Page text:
Now, looking down at the sorrowful man, he wished he had learned sign language.
An idea struck him.
‘You owe my friend an apology,’ one of the onlookers stated, standing in his way.
‘Okay,’ Carter began, dodging the man as he replied, ‘I’m sorry you bounced out of the bucket at birth. And I’m also sorry your mother was slapped instead of you.’
He then trotted over to his car, unlocked the passenger door and fished inside for a pen and a pad.
He ran back to find himself being punched in the face. Then punched and kicked some more. Carter was sure the pristine lady had even lent a boot or two to his groin.
As the stars in his eyes faded, the pad he had dropped as a result of the attack was handed back with the words: my name is Frank. Sorry about your nose.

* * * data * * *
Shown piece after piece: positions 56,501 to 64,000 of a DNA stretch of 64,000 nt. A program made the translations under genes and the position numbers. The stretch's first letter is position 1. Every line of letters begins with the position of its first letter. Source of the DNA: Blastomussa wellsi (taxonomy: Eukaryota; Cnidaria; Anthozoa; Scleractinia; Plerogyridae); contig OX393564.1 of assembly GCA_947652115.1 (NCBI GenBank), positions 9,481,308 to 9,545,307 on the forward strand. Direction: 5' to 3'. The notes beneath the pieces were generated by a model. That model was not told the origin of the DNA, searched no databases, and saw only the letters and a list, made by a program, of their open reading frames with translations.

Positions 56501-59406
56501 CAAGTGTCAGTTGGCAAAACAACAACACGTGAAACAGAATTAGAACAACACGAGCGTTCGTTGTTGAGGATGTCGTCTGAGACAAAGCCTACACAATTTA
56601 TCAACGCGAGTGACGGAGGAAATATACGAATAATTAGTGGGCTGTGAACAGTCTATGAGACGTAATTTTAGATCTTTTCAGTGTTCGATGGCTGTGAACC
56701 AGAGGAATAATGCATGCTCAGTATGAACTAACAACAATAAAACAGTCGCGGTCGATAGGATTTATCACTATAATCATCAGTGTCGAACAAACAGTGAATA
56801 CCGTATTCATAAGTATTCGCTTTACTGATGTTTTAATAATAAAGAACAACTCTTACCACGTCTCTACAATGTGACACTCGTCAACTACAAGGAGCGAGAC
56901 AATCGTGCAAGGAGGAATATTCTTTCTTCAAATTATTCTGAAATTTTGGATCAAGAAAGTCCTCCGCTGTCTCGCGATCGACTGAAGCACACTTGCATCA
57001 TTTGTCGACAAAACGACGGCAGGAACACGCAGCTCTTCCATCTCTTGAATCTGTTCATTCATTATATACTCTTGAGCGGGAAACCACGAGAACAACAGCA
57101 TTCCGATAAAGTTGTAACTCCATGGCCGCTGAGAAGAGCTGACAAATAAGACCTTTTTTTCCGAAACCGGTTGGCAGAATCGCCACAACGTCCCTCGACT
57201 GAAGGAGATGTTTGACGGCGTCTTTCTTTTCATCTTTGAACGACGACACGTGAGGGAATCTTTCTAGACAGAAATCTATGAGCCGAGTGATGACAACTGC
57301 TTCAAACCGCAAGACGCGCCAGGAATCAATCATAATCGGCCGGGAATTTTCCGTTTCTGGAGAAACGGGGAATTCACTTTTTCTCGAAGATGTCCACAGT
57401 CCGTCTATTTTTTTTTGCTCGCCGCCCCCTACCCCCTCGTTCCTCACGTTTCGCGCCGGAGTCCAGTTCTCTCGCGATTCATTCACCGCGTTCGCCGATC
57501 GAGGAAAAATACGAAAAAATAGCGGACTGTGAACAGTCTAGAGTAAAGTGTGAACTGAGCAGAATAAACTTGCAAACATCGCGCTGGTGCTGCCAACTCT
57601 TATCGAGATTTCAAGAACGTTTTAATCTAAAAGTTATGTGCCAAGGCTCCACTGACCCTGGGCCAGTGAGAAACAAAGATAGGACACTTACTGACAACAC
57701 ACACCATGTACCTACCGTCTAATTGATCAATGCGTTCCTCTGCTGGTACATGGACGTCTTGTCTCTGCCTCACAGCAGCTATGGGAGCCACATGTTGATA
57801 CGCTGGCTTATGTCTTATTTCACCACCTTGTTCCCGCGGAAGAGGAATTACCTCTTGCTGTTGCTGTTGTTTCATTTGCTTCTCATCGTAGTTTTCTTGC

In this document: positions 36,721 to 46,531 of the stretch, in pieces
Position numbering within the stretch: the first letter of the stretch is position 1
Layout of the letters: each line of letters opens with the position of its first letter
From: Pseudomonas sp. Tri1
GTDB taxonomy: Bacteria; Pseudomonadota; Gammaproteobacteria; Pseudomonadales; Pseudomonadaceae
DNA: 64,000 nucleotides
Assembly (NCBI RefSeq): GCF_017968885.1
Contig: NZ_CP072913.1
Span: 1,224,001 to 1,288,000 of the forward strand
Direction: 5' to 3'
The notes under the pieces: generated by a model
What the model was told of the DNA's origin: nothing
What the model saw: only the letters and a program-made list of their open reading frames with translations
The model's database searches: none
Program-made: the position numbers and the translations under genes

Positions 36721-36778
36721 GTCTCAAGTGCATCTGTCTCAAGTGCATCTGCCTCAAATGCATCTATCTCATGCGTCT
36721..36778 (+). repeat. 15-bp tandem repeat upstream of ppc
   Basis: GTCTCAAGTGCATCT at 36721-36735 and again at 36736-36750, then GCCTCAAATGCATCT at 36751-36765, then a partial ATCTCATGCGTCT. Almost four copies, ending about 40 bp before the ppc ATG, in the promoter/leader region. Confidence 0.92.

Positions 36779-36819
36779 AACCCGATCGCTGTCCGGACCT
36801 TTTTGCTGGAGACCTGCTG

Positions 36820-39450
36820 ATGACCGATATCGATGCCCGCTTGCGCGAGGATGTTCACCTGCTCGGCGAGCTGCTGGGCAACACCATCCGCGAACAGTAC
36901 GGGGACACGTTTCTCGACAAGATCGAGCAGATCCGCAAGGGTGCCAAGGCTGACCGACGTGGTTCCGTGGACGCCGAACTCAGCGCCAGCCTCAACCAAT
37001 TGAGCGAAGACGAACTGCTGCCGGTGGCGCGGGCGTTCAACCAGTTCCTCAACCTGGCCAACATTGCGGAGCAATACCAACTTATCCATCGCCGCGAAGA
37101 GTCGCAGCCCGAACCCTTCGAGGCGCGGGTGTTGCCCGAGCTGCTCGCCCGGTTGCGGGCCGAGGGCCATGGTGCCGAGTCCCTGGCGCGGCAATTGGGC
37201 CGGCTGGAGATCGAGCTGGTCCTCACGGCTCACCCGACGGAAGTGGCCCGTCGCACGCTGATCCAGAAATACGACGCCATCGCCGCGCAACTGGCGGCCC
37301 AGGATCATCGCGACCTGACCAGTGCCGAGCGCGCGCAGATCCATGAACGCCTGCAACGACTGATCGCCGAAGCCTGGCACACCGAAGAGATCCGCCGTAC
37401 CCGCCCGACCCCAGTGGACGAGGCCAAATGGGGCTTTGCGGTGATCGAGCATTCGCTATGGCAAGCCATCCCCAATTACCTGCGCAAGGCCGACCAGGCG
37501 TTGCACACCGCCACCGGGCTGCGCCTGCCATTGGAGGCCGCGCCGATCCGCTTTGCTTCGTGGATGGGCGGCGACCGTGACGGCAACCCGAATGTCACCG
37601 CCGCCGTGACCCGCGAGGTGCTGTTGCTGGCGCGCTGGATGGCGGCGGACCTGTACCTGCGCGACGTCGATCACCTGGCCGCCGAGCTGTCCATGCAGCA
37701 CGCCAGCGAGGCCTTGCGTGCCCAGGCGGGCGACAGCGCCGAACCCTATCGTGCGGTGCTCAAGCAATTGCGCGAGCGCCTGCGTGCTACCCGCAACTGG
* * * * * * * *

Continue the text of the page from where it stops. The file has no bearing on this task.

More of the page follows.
It was Carter’s turn to shrug.
Within moments both Carter and Frank were being attended to by an ambulance crew who had turned up and it was then that an idea struck Carter.
It had been a long time since he had been beaten for his big gob and, at half a century old, he was getting too old to learn how to bob and weave. He could learn to clamp his lips shut, but Carter feared he was also too far gone for that too.
He knew what he had to do. It was extreme, and probably immoral, but it might just get him in people’s good books again:
Carter would feign deafness. Thereby giving him time to think of a nicer answer to sign rather than blurt out an offensive reply.
He kept in touch with Frank, who it turned out was a little drunk, but not a bad bloke for it, learned sign language and even got a job signing at music festivals and on television.
Until he threw in the odd swear word to see if it would be picked up and was promptly sacked.
Some people never learn.